Scientific Session 13 — SS13: Musculoskeletal Imaging - TumorsWednesday, May 8, 2019
2721. Fibro-Adipose Vascular Anomaly: Old Wine or New Cocktail
GOYAL A*, SANGWAN A, KUMAR A, SINGHAL M, ARAVA S. All India Instititute of Medical Sciences, New Delhi, India
Address correspondence to A. GOYAL (ANKURGOYALAIIMS@GMAIL.COM)
Objective: Fibro-adipose vascular anomaly (FAVA) is a provisionally unclassified vascular anomaly (under International Society for the Study of Vascular Anomalies ISSVA Classification 2018) which is refractory to conventional treatments. The purpose of the study is to describe the clinical and radiological features of FAVA including the use of advanced imaging techniques.
Materials and Methods: In this ethically approved study, a retrospective review of the hospital records was done and yielded 20 patients with FAVA from January 2016 to March 2018. The diagnosis was based on multidisciplinary gold standard including presentation, imaging, and pathology in all cases. The clinical and imaging findings were reviewed.
Results: There were 7 male and 13 female patients (mean age, 20.2 years; range, 5-46 years). The lesion was located in the calf in 6 patients, thigh in 5, forearm in another five, torso in 3 and 1 patient had involvement of anterior knee. All patients presented with severe pain (mean VAS score, 7.2/10). Five patients had restriction of motion, and 4 of these also had limb contractures. The involvement was ill-defined in 11 patients, predominantly intramuscular in 18, and subcutaneous in 2 patients. All lesions were solid-appearing heterogeneous echotexture on ultrasound, and internal vascularity was seen in 12 patients on color Doppler. Contrast-enhanced US (CEUS) was done in 9 patients and showed heterogeneous enhancement in 8 of 9 patients and progressive enhancement in 6. Shear-wave elastography was done in 8 patients and showed the lesion was soft (mean elasticity, 18.4kPa). MRI showed areas of T1 hyperintensity mixed with T2 hyperintense regions in 13 of 14 patients. Dynamic CE-MR angiography revealed progressive heterogeneous enhancement in 7 of 9 patients, and delayed enhancement was seen in all. Phlebectasia was seen in 14 of 20 patients, and phlebograms done in 4 patients revealed dysplastic veins.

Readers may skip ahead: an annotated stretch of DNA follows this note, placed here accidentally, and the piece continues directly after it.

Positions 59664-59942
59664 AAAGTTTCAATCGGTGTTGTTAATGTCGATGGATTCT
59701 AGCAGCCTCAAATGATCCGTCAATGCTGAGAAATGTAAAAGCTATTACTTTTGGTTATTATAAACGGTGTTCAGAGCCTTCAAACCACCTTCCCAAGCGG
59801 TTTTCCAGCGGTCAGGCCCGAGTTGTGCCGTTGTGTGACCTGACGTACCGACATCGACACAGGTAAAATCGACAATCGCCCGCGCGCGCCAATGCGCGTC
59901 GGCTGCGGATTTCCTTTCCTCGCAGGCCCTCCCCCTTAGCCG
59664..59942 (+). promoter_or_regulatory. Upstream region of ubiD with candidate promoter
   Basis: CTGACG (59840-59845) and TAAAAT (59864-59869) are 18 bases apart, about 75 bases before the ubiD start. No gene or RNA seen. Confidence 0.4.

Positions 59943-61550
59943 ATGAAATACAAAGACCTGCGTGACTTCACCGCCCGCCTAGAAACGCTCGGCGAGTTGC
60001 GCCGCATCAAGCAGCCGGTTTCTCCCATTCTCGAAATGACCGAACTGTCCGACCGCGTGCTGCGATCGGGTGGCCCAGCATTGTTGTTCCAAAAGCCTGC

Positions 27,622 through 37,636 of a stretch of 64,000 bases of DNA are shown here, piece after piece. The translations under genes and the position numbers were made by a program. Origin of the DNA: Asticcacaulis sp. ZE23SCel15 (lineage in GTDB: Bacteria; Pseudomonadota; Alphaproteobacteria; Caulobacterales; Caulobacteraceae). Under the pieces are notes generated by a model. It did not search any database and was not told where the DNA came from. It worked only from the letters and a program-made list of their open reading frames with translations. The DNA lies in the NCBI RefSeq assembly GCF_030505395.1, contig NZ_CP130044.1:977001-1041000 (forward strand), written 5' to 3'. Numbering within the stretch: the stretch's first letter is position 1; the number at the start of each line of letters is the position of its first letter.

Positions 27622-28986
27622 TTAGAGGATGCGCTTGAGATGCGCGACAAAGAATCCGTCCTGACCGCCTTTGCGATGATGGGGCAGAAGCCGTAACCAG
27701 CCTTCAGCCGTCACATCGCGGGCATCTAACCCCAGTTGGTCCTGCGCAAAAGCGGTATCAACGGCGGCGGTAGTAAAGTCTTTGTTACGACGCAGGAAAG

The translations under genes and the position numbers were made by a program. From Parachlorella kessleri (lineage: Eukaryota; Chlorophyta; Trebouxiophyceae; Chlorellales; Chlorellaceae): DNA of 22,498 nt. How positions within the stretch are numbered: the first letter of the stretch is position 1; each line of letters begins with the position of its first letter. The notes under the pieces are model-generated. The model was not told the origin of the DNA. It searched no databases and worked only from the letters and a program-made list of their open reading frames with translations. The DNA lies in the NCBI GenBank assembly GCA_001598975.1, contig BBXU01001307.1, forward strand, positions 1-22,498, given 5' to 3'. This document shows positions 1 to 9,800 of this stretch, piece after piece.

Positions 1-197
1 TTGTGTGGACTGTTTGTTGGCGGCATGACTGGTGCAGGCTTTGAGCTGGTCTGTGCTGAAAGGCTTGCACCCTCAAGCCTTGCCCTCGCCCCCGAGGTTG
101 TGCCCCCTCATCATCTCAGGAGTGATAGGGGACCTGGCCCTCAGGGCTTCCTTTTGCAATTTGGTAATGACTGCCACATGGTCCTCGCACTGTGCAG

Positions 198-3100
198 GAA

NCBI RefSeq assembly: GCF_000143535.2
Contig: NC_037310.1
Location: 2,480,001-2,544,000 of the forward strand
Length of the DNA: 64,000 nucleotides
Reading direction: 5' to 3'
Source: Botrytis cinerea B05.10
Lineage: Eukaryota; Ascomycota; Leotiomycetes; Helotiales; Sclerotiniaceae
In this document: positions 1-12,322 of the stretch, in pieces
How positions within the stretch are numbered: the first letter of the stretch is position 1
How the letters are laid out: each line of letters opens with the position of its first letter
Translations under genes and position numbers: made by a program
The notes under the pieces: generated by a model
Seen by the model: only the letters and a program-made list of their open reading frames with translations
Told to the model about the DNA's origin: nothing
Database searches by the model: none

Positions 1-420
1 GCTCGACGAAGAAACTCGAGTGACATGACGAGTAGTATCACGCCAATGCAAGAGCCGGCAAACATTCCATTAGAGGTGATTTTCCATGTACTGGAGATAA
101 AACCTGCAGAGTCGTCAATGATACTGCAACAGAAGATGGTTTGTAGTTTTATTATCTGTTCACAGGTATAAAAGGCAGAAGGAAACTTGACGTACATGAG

Conclusion: FAVA presents with unique clinico-radiological features, and tissue sampling serves to rule-out mesenchymal neoplasms. The typical clinical profile is a young patient with painful intramuscular lesion in the extremity causing contractures. The lesion is solid on ultrasound, soft on elastography and shows progressive heterogeneous enhancement along with associated phlebectasia. It is distinct from venous malformations and (solid) hemangiomas. FAVA is a recently described soft-tissue vascular lesion, usually misdiagnosed as venous malformation, mesenchymal tumor, or intramuscular hemangioma. However, the clinico-radiological features can lead one to suspect this uncommon distinct entity. These lesions are mean age refractory to sclerotherapy and embolization; rather, ablation and surgery are the palliative treatments of choice.